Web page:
Wednesday, May 11, 2016

exam 4 approaches

Exam 4 begins at 1:15 pm on Wednesday, May 11. The exam covers sections 13.7, and 14.1-14.8.

Calculators and computers are not allowed at the exam. We will provide you with an equation sheet. You can find the equation sheet on the last page of the new mock exam.

The equation sheet does not contain the transformation equations for cylindrical coordinates, but you should know them by now.

Practice integration and partial differentiation. Know how to change variables in double and triple integrals. Know how to compute dot and cross products. Know how to compute the divergence and curl of a vector function.

Your exam room is a function of the first three letters of your last name.
• Aar through Kla, go to CR 133
• Kle through Pow, go to Berry Center 138
• Put through Zzz, go to Geology 216
Leave an empty seat between you and the next calcunaut.

To practice for the exam, use your MyMathLab, discussion, and mock exam problems. Solutions are available for these problems. If you don't understand something ask questions in class, at your discussion section, during our office hours, or at the review session.

Wednesday, May 4, 2016

divergence theorem, section 14.8

I'll give a quick review of Stokes' theorem and finish the flux problem.

And, we'll look at one final version of the fundamental theorem, the divergence theorem (14.8). You can find an explanation for why the divergence theorem involves $\vec{\nabla} \cdot \vec{F}$ in my notes.

You shouldn't leave the course thinking these theorems are only useful for avoiding a difficult line or flux integral. In my experience they are mainly useful for turning conservation laws into partial differential equations.

Monday, May 2, 2016

homework twenty-two

Pearson's MyMathLab website is sick, very sick. Check its status at status.pearson.com. I was able to extend the deadline for homework twenty-two to Wednesday night.

stokes' theorem, section 16.8

Today we'll look at Stokes' theorem (16.8). Stokes is another extension of the fundamental theorem; it relates the flux across a surface to a line integral around the boundary of the surface. My notes give some details on how the integrals are related.

We'll verify Stokes' theorem by computing a surface integral and a line integral. We'll also look at some ramifications of the theorem.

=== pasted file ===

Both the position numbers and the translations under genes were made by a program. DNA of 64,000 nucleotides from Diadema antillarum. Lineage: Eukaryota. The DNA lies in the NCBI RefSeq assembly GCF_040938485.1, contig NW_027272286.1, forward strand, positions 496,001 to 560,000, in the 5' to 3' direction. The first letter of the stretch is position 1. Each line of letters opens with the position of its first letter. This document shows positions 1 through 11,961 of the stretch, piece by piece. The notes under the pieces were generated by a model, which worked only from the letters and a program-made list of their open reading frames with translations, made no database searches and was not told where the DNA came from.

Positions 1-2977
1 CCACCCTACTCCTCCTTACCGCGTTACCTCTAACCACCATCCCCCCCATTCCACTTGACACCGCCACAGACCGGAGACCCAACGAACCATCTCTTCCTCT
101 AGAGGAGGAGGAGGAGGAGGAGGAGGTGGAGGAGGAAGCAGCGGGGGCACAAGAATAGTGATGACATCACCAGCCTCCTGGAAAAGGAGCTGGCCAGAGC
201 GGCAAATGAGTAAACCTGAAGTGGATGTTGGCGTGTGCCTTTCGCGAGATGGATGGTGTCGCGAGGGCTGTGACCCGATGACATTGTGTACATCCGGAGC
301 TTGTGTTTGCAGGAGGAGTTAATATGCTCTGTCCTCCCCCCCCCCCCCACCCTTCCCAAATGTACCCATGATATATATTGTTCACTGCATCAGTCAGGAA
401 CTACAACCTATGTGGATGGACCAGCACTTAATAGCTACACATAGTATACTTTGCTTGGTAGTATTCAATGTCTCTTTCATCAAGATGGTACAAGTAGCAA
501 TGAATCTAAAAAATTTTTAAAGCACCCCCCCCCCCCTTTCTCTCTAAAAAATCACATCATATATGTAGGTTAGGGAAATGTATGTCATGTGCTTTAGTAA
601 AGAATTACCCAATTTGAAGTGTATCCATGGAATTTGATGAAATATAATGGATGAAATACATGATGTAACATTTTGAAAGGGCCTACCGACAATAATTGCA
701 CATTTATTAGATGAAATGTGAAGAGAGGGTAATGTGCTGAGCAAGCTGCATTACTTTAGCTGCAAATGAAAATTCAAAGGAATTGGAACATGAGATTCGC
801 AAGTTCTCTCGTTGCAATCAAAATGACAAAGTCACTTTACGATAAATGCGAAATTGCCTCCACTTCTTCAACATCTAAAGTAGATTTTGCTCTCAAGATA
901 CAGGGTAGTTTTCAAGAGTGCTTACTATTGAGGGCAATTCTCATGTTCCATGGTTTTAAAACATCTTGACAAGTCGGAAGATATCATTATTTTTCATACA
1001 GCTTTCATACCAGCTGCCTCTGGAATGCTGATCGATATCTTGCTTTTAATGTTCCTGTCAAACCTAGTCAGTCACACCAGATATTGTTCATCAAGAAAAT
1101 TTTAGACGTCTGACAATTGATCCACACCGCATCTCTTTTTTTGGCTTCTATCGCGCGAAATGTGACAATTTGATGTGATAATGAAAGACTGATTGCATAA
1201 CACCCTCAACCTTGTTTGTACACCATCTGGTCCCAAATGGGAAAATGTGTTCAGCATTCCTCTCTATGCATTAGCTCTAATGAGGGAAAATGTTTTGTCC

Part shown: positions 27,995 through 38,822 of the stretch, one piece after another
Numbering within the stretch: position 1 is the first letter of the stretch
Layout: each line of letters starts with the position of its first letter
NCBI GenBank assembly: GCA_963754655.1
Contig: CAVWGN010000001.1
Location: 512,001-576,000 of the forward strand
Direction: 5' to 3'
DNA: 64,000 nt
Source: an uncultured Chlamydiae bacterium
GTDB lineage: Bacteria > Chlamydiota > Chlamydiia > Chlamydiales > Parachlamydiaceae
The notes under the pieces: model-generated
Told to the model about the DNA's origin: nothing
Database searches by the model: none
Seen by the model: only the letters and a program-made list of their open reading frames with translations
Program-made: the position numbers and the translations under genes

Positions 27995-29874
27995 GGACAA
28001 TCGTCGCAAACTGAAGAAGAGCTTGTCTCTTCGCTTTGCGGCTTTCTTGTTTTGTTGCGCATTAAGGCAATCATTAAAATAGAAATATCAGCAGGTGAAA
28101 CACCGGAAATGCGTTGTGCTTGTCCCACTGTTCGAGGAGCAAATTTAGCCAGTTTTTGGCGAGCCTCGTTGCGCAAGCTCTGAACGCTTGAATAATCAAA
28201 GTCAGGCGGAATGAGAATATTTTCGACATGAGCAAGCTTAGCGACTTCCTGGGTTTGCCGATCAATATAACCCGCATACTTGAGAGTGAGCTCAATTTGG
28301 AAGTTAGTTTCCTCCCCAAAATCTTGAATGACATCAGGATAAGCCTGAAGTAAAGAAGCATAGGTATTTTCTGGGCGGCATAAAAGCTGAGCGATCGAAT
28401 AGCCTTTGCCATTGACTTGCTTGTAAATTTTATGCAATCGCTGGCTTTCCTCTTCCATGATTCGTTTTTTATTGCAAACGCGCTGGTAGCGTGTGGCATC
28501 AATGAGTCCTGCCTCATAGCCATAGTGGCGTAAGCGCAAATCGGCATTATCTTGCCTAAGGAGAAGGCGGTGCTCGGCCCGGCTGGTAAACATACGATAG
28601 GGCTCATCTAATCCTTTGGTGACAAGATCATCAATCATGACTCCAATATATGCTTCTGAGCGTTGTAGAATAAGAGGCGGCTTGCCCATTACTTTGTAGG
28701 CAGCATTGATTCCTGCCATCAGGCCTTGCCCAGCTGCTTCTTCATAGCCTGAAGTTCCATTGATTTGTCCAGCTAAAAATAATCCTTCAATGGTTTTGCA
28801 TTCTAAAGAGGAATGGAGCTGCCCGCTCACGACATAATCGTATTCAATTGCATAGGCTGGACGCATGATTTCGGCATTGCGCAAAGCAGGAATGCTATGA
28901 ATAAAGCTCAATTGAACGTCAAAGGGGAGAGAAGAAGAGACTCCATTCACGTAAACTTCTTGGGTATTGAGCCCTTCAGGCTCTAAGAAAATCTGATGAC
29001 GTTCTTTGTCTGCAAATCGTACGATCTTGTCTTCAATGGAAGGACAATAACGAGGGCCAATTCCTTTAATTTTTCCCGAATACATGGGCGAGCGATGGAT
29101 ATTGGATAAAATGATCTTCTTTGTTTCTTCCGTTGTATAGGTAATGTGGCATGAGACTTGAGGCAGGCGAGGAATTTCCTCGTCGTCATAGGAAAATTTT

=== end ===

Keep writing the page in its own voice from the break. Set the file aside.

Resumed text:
Friday, April 29, 2016

surface integrals (part 2), section 14.6

After finishing any leftovers from Wednesday, we'll compute the flux of a vector field $\vec{F}$ across open or closed surfaces. The flux across the surface element $d\vec{S}$ is represented by the gray boxes. You can see that the flux is largest when $\vec{F}$ and $d\vec{S}$ are parallel, but decreases as the angle between the vectors increases. In detail, the flux is equal to the dot product between $\vec{F}$ and $d\vec{S}$.

Wednesday, April 27, 2016

surface integrals (part 1), section 14.6

First, a word on section 14.5. You want to be able to compute the curl and divergence of a vector function. You also want to know that if $\vec{F}$ is conservative then $\vec{\nabla} \times \vec{F} = \vec{0}$. There are examples in the book, on YouTube and in this week's discussion problems. We'll do some additional work with the curl and divergence next week, after we have discussed Stokes's theorem and the divergence theorem.

Today we'll work on integrating scalar functions over common surfaces. To save time I'll let you read about the vector and scalar surface area elements on your own.

The WyoCast recording system failed again.

This table contains some common surface area elements:

Monday, April 25, 2016

green's theorem and vector operators, sections 14.4 and 14.5

We'll verify Green's theorem, use it to play some tricks, and get to know some friends of the gradient vector.

The WyoCast recording system failed.

Friday, April 22, 2016

conservative vector functions, section 14.3 and 14.4

We'll will finish Wednesday's project and see why a vector function of the form $\vec{F}(x,y,z)=\vec{\nabla}f(x,y,z)$ is said to be conservative. The short story is that the fundamental theorem of calculus requires that energy (kinetic plus potential) be conserved if the force is conservative. And, this last statement explains why math rulz!

If there is time, we'll start work on the next version of the fundamental theorem, Green's Theorem in section 14.4. Green's Theorem links double integrals to line integrals.

Wednesday, April 20, 2016

the fundamental theorem, section 14.3